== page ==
ollantaytambo www.mollyontheroad.com ollantaytambo www.mollyontheroad.com

It is also a great option if you still want to take the train to save time, and by taking the train from here rather than Cusco you’ll be cutting some costs.

Step Two – Catch a Ride

Once you’ve arrived in Santa Maria, listen for the chirping of drivers at the bus station shouting “Santa Teresa, Santa Tereeeeesa!” These cars don’t look like typical taxis, but there’s no need to worry. Find another traveler to hop in one with you and agree on a payment, no more than 10 soles each.

This ride is about an hour and a half long, and it is spend driving along gravel roads and fording streams and waterfalls until you reach the very small town of Santa Teresa. Ask around for a hostel, and try to hold your surprise when you are offered a private room for the night at $3 per person. It can be that cheap. Get some rest and set an alarm for as early as you’re willing to wake up.

Step Three – Trek the Tracks

Arise. Lace up your hiking boots. Grab a breakfast sandwich at the juice bar near the taxi station and find a driver to take you to the Hydroelectric station, or the hidroelectrico. This should only cost about $1 and is a 5 mile ride to the power plant train station.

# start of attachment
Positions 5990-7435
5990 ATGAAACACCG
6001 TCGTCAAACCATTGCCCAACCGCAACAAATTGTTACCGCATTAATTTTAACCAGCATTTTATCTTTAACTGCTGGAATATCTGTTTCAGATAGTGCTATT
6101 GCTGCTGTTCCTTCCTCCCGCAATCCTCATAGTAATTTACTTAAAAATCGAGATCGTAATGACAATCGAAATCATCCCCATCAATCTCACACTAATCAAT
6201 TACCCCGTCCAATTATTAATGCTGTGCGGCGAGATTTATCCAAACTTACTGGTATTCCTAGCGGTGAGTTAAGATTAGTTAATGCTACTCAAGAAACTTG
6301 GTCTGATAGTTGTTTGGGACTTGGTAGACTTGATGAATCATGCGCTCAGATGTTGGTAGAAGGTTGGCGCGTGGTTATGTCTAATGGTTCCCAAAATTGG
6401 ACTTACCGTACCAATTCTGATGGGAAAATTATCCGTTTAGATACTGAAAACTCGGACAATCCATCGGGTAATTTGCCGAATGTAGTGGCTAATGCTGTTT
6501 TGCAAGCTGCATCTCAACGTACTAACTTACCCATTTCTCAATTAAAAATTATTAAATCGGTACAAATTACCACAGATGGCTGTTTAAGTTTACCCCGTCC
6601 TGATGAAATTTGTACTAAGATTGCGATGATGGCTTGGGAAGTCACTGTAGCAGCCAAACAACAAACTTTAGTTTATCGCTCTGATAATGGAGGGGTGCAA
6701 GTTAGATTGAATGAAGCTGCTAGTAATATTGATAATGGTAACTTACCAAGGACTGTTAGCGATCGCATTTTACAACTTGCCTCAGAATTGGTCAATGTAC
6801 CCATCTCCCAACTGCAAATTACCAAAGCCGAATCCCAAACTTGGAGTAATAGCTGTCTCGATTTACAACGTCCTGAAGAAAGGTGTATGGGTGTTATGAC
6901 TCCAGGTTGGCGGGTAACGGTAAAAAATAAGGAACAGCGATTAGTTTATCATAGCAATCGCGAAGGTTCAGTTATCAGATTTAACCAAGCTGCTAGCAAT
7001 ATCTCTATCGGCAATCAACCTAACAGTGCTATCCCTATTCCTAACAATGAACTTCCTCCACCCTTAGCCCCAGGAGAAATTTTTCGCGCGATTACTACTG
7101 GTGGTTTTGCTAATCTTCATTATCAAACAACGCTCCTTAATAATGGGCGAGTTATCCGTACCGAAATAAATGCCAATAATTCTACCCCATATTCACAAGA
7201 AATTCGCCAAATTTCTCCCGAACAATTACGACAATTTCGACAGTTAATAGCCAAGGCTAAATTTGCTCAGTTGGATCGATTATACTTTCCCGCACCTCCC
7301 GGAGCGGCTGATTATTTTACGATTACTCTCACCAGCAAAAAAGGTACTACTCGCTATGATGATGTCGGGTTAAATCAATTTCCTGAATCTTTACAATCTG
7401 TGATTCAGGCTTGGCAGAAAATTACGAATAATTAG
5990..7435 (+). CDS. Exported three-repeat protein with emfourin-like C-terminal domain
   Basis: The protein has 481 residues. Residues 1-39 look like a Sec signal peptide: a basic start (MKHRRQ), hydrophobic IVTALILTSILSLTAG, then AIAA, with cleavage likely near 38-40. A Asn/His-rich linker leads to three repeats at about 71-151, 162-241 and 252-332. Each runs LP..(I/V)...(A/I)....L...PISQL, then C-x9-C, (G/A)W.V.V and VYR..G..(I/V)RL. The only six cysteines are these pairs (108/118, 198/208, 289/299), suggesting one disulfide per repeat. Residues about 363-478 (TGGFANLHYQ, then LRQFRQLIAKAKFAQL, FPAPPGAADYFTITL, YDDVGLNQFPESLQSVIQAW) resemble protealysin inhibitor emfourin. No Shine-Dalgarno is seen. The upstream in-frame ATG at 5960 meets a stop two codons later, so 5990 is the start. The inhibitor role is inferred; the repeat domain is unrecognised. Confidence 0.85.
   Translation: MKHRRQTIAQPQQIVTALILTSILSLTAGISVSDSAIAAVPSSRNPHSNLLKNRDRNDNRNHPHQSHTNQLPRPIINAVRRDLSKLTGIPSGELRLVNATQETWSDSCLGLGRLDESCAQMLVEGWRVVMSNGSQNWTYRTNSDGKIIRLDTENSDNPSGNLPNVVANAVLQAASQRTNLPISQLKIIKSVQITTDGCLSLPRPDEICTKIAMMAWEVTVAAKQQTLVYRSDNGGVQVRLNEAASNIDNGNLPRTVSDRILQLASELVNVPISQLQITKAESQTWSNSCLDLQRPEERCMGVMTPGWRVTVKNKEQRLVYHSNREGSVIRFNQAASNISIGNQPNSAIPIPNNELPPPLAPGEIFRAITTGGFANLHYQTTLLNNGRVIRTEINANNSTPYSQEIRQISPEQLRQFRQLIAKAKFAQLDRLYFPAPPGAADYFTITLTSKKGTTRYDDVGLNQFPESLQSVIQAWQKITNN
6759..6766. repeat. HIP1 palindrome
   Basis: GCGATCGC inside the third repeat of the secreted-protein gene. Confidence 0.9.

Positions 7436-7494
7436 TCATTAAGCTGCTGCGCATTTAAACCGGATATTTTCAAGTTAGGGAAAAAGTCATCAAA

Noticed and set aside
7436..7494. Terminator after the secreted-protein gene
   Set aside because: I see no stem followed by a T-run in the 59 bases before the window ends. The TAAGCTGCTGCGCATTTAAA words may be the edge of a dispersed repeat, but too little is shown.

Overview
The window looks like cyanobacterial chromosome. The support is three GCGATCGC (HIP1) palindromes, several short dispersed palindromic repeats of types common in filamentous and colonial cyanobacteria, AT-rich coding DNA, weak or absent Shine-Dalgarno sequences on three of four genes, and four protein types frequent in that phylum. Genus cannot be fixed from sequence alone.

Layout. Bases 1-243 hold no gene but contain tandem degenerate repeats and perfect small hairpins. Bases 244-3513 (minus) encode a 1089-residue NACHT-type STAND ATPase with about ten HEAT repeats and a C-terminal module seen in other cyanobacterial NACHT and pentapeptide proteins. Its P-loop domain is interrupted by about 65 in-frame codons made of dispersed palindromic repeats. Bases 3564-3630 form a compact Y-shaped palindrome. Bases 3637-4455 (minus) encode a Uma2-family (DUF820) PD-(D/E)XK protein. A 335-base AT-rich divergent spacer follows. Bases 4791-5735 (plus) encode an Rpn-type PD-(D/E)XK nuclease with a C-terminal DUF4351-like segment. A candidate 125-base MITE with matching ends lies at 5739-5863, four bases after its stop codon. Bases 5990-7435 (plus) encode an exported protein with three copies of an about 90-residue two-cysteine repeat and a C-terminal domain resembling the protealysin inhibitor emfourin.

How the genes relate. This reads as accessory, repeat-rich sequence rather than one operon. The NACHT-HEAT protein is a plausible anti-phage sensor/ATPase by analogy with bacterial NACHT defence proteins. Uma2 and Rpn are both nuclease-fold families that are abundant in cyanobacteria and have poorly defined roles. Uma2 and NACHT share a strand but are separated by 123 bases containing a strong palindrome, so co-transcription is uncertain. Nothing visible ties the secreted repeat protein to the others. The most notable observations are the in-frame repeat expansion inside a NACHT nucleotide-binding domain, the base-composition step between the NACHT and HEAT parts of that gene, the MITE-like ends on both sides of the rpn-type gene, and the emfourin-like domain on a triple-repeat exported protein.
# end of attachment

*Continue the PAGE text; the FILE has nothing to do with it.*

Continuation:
From here, you’ll hike along the train tracks that will lead you directly to Aguas Calientes! It is said to be about 14km, but it was more like 8-10 and it is relatively flat the entire way with a few uphill crossings. There is a trail log at the beginning, giving the illusion that you are really hiking the Inca Trail, and along the way there are a few small restaurants and fruit stands catering to low-budget travelers like yourself. Watch out for the train!

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Shortly after you pass a foul-smelling garbage facility, you will see signs for a butterfly garden, and this is how you know you’ve made it! The walk only took about two hours and brought us directly into Aguas Calientes, passing by the climb to Machu Picchu.

Stop an have lunch at one of the many restaurants, and find a hostel to dump your things. You’ve arrived! And you probably spent less than $20 to get there.

Step Four – Get Your Tickets

Don’t forget to buy your ticket into Machu Picchu! This unavoidable fee can be made cheaper with an ISIC, an International Student Identification Card. They are also sometimes willing to accept student ID cards as long as the issue date is within one year.

The bus price, however, is actually unavoidable (unless you want to hike completely uphill for several hours.) At $12 each way, its pretty steep—but it may be the one luxury you indulge in for this excursion. If you want, you can just bus one way up and hike back down to cut that cost in half.

Step Five – Explore the Ruins